Scientists seek defense against invading
species in Great Lakes
By Tom Meersman
Minneapolis-St. Paul Star Tribune
Published June 29, 2004
MASSENA, N.Y. - Coast Guard Petty Officer Ward Ordway
boarded a foreign ship in the St. Lawrence Seaway, ready
to look into its dark, dank bowels for stowaways. Not
human troublemakers, but aquatic creatures that could
escape the murky depths of ballast water tanks and invade
the Great Lakes.
Ordway and an assistant tested the stored water to make
sure it was salty enough to kill any pests carried from
foreign ports. Tests like this are the U.S. government's
main bulwark against alien species.
Yet a gaping hole exists in this line of defense.
Invading creatures from abroad still can reach the Great
Lakes - on oceangoing ships that don't get tested. The
Coast Guard's 11-year-old ballast-monitoring program exempts
from testing three out of four vessels heading into the
lakes from ports around the world.
These untested ships - nearly 3,500 since 1995 - are
loaded with cargo, rather than ballast water. In theory,
their nearly empty ballast tanks shouldn't be teeming
with foreign creatures.
But they are, scientists have discovered. Even ships
with nearly empty ballast tanks can carry millions of
tiny invaders in residual water and mud that can end up
dumped into Great Lakes ports.
Once established in the world's largest freshwater lake
chain, an invader like the European round goby can become
a permanent resident, out-eating, out-reproducing and
overpowering native species.
Two-thirds of the 79 non-native species discovered in
the lakes since the St. Lawrence Seaway opened in 1959
almost certainly arrived in ballast tanks, according to
recent U.S. and Canadian research analyzed by the Minneapolis
Since the testing program began in 1993, 14 invaders
from Europe and elsewhere have been discovered in the
lakes. It's impossible to say whether they slipped through
- or had arrived before the program began.
Coast Guard officials defend their program and say that
it is probably stopping some invaders, even though there's
little evidence to prove it.
One reason that tiny creatures from abroad continue to
be discovered is that scientists are looking harder for
them, said Lt. Cmdr. Kathy Moore, chief of the Coast Guard's
environmental standards division. Researchers may be finding
invaders that have lived in the lakes for years and were
not noticed until their populations increased, she said.
Concern about the invaders prompted Congress in 1990
to order the Coast Guard to begin a testing program in
the Great Lakes. The rules adopted three years later are
more stringent than those for most other U.S. ports.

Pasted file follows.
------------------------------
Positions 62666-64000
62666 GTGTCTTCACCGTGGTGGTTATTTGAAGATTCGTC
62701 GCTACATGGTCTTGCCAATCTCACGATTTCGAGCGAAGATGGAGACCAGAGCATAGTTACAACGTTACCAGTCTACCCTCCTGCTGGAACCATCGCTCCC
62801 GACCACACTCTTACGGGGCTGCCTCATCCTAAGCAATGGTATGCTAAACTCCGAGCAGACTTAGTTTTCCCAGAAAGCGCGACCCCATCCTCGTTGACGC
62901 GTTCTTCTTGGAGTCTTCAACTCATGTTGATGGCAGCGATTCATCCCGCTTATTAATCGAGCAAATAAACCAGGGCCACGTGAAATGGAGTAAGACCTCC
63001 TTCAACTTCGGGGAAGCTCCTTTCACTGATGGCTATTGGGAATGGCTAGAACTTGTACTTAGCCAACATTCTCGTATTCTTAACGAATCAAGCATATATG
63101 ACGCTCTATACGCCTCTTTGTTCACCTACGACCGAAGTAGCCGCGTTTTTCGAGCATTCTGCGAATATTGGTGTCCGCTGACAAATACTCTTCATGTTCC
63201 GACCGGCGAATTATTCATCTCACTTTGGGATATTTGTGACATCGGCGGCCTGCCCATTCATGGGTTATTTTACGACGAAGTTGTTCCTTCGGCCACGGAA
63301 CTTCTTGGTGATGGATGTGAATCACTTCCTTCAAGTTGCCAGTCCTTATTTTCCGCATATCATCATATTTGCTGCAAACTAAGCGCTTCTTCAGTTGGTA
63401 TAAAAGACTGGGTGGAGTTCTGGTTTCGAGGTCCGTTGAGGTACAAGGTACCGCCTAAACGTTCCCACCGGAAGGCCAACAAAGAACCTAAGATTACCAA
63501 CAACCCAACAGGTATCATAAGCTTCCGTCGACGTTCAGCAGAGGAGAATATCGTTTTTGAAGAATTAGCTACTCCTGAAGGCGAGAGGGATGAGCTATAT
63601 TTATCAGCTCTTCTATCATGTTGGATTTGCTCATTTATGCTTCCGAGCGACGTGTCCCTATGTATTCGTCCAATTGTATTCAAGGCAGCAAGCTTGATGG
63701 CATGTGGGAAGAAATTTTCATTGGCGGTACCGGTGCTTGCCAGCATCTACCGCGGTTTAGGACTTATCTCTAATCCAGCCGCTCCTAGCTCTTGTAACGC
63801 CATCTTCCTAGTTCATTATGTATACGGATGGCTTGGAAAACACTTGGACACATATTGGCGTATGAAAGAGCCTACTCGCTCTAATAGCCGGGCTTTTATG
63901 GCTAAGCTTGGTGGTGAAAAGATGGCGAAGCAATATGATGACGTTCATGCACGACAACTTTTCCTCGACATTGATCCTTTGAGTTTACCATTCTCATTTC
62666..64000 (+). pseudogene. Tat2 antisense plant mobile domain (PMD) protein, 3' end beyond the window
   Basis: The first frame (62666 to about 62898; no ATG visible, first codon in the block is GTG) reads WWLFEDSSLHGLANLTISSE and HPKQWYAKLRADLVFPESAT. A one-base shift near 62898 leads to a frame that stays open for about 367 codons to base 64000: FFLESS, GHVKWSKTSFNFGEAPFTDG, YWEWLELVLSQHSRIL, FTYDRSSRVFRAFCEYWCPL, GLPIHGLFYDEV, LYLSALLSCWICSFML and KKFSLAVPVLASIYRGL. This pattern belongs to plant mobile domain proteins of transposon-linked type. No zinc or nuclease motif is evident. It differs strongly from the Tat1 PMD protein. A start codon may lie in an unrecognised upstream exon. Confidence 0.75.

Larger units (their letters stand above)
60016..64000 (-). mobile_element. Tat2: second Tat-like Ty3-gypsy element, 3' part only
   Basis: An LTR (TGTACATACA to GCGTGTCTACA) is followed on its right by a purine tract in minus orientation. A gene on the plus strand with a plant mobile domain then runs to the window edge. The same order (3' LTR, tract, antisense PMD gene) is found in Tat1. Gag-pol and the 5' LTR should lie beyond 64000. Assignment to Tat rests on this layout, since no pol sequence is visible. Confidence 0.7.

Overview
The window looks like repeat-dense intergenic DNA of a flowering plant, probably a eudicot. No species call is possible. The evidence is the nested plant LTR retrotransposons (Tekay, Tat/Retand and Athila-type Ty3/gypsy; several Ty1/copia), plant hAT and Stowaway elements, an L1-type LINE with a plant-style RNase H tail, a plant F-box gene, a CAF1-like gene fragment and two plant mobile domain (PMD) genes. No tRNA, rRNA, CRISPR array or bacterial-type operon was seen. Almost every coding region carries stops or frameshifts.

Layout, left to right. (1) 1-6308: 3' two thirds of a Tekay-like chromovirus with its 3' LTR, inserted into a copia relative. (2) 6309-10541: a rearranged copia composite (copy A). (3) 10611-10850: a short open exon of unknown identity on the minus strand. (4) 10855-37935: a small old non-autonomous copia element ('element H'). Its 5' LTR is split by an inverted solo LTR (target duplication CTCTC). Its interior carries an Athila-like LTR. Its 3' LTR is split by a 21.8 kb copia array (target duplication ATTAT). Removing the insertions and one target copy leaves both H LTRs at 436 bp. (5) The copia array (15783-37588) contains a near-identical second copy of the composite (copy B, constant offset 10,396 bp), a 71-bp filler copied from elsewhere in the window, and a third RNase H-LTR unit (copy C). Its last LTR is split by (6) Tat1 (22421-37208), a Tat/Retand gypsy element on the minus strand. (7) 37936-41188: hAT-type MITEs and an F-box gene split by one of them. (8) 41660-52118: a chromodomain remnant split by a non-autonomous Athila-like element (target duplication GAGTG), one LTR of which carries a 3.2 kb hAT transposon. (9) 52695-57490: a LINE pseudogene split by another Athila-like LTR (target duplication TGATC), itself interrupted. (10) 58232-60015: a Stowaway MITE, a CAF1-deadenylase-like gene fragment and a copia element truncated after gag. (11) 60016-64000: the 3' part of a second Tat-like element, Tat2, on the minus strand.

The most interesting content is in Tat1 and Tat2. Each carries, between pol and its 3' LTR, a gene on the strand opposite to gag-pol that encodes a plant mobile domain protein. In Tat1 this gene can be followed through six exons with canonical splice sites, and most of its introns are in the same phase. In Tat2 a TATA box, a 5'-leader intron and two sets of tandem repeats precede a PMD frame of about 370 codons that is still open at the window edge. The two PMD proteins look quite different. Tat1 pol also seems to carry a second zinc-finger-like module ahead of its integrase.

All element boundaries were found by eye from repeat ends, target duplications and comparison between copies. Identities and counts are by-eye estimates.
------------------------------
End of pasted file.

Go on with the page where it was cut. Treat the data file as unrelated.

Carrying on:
If a ship heading toward the seaway has water in its
ballast tanks, its captain is required to exchange the
water on the open sea. In theory, the saltwater will wash
out or kill the organisms picked up in foreign ports before
they can be carried into the Great Lakes. Then these water-laden
ships are tested by Coast Guard officers as they enter
To critics of the program, such tests mean nothing.
One of the doubters is Eric Reeves, a retired Coast Guard
commander who was responsible for the ballast-monitoring
program in the Great Lakes from 1993 to 1998. He now says
the inspection program can't prevent new invaders.
Reeves lost faith in saltwater as a defense against invaders
after he studied scientific reports on aquatic species.
Reeves said he discovered that some organisms from foreign
ports can tolerate salinity and are not killed by the
ocean water. And he learned that invaders were carried
in the slop and sludge of ships that were exempt from
inspections. "I realized that we really didn't have
a program designed to solve the problem," he said.
Moore, of the Coast Guard, acknowledged that the program
is not perfect, especially for hardy invaders and those
that burrow into the mud at the bottom of ballast tanks.
"If they're embedded in sediments, they're not something
necessarily that can be easily flushed out," she
For several years, the Coast Guard has been considering
whether stricter ballast-water regulations are needed
on the Great Lakes. Lake scientists generally support
the idea. Shippers worry that new regulations might make
their business less competitive.
Anjuna Langevin, director of navigation and enforcement
for the Shipping Federation of Canada, an industry group,
said that a sudden change in ballast-water restrictions
in the Great Lakes could put the region at a competitive
disadvantage and tempt ship owners to move elsewhere.
Langevin said that technology to remove invaders from
ballast water is unproven and likely would cost at least
$1 million per ship. Experimental methods include filtration,
exposure to intense ultraviolet light, oxygen removal
and chemical treatment.
The largest risk comes from relatively few ships. Vessels
from abroad, known as "salties," make about
500 trips into the Great Lakes each year, according to
the Coast Guard. By contrast, most shipping traffic is
from "lakers" - vessels that move only within
the Great Lakes and make thousands of shorter trips each
If a solution is found for the Great Lakes, it might
benefit other U.S. waters, which offer invaders easy access.
Chesapeake Bay contains at least 160 non-native species,
for example, and the San Francisco estuary is home to
more than 200 invaders. There are no locks to separate
these waters from the oceans.
After more than a decade of study, the International
Maritime Organization, a U.N. agency, proposed worldwide
standards earlier this year that would affect existing
ships beginning in 2014.
But the treaty contains provisions that could postpone
the deadlines. It will also take years to ratify.